It has even become a political and social duty to apostrophize the capitalism of the one and the communism of the other as the very devil, so as to fascinate the outward eye and prevent it from looking at the individual life within.

But just as the neurotic, despite unconsciousness of his other side, has a dim premonition that all is not well with his psychic economy, so Western man has developed an instinctive interest in his psyche and in “psychology.”

Thus it is that the doctor is summoned willy-nilly to appear on the world stage, and questions are addressed to him which primarily concern the most intimate and hidden life of the individual, but which in the last analysis are the direct effects of the Zeitgeist.

Because of its personal symptomatology this material is usually considered to be “neurotic” – and rightly so, since it is made up of infantile fantasies which ill accord with the contents of an adult psyche and are therefore repressed by our moral judgment, in so far as they reach consciousness at all.

Most fantasies of this kind do not, in the nature of things, come to consciousness in infantile form, and it is very improbable, to say the least of it, that they were ever conscious and were consciously repressed.

Rather, they seem to have been present always, or, at any rate, to have arisen unconsciously and to have persisted in this state until the psychologist’s intervention enabled them to cross the threshold of consciousness.

The activation of unconscious fantasies is a process that occurs when consciousness finds itself in a critical situation.

Were that not so, the fantasies would be produced normally and would then be followed by the usual neurotic disturbances.

In reality, fantasies of this kind belong to the world of childhood and give rise to disturbances only when prematurely strengthened by abnormal conditions in the conscious life.

This is particularly likely to happen when unfavorable influences emanate from the parents, poisoning the atmosphere and producing conflicts which upset the psychic balance of the child.

When a neurosis breaks out in an adult, the fantasy world of childhood reappears, and one is tempted to explain the onset of the neurosis causally, as due to the presence of infantile fantasies. But that does not explain why the fantasies did not develop any pathological effects during the interim period.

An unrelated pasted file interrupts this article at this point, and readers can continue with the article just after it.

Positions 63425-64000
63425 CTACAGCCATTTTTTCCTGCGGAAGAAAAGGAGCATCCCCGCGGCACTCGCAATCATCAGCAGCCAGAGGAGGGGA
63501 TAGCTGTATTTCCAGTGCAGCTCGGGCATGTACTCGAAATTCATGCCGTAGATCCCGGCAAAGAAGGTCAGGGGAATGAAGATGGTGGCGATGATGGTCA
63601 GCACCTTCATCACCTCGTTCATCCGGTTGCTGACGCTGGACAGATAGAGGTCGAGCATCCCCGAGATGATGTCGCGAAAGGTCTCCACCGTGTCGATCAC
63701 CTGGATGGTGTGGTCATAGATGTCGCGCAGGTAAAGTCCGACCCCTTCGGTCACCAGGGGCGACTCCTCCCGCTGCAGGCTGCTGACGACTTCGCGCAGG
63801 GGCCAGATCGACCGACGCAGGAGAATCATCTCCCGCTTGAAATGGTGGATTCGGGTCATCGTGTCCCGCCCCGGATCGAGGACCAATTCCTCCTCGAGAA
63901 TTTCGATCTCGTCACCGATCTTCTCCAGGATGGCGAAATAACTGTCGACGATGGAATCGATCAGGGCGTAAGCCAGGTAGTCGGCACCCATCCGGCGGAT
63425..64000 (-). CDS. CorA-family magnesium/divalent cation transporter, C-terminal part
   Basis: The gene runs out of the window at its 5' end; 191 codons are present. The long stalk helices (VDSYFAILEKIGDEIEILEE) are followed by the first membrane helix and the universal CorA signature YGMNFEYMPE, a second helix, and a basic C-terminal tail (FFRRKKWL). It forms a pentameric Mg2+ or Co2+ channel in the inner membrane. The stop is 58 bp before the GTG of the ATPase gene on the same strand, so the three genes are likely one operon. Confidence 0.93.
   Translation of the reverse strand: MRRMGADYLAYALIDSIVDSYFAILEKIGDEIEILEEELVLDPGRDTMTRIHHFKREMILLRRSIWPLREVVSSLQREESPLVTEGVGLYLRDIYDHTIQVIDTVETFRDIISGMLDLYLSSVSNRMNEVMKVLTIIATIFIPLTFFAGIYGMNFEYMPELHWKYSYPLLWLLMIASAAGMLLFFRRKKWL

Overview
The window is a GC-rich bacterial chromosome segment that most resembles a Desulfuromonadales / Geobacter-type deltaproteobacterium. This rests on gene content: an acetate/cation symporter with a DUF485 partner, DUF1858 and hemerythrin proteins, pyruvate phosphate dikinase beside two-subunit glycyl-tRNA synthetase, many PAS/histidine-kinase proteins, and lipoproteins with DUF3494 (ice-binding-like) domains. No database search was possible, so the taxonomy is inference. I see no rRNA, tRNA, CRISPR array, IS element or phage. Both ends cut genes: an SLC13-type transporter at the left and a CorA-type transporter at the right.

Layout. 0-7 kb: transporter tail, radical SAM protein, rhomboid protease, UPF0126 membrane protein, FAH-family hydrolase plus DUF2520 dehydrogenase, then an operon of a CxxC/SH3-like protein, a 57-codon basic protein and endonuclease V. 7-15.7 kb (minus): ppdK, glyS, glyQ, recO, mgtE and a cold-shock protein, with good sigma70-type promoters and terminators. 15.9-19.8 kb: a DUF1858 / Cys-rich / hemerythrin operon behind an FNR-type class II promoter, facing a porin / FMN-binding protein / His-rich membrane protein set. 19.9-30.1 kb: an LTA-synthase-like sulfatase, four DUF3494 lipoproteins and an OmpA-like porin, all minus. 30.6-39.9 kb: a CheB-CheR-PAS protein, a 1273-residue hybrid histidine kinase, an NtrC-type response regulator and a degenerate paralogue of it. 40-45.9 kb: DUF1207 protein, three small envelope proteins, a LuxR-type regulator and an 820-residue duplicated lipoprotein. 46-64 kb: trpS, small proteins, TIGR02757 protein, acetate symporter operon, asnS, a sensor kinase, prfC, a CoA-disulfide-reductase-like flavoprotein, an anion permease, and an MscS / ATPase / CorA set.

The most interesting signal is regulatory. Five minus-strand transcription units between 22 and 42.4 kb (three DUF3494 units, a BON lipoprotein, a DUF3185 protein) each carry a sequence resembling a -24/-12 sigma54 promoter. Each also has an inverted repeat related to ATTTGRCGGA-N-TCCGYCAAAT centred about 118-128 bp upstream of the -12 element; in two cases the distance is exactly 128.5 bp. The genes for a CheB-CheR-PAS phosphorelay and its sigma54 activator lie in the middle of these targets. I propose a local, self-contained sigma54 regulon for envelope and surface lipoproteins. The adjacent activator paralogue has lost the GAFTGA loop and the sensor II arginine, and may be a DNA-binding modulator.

These effects develop only when the individual comes up against a situation which he cannot overcome by conscious means.

The resultant standstill in the development of personality opens a sluice for infantile fantasies, which, of course, are latent in everybody but do not display any activity so long as the conscious personality can continue on its way unimpeded.

When the fantasies reach a certain level of intensity, they begin to break through into consciousness and create a conflict situation that becomes perceptible to the patient himself, splitting him into two personalities with different characters.

The dissociation, however, had been prepared long before in the unconscious, when the energy flowing off from consciousness (because unused) strengthened the negative qualities of the unconscious personality, and particularly its infantile traits.

Since the normal fantasies of a child are nothing other, at bottom, than the imagination born of the instinctive impulses, and may thus be regarded as preliminary exercises in the use of future conscious activities, it follows that the fantasies of the neurotic, even though pathologically altered and perhaps perverted by the regression of energy, contain a core of normal instinct, the hallmark of which is adaptedness.

A neurotic illness always implies an unadapted alteration and distortion of normal dynamisms and of the “imagination” proper to them.

Instincts, however, are highly conservative and of extreme antiquity as regards both their dynamism and their form.

Their form, when represented to the mind, appears as an image which expresses the nature of the instinctive impulse visually and concretely, like a picture.

If we could look into the psyche of the yucca moth, for instance, we would find in it a pattern of ideas, of a numinous or fascinating character, which not only compel the moth to carry out its fertilizing activity on the yucca plant, but help it to “recognize” the total situation.

Instinct is anything but a blind and indefinite impulse, since it proves to be attuned and adapted to a definite external situation.

This latter circumstance gives it its specific and irreducible form. Just as instinct is original and hereditary, so, too, its form is age-old, that is to say, archetypal. It is even older and more conservative than the body’s form.

These biological considerations naturally apply also to Homo sapiens, who still remains within the framework of general biology despite the possession of consciousness, will and reason.

The fact that our conscious activity is rooted in instinct and derives from it its dynamism as well as the basic features of its ideational forms has the same significance for human psychology as for all other members of the animal kingdom.

Human knowledge consists essentially in the constant adaptation of the primordial patterns of ideas that were given us a priori.

These need certain modifications, because, in their original form, they are suited to an archaic mode of life but not to the demands of a specifically differentiated environment.

If the flow of instinctive dynamism into our life is to be maintained, as is absolutely necessary for our existence, then it is imperative that we remold these archetypal forms into ideas which are adequate to the challenge of the present. ~Carl Jung, The Undiscovered Self, The Individuals’ Understanding of Himself, Pages 31-49.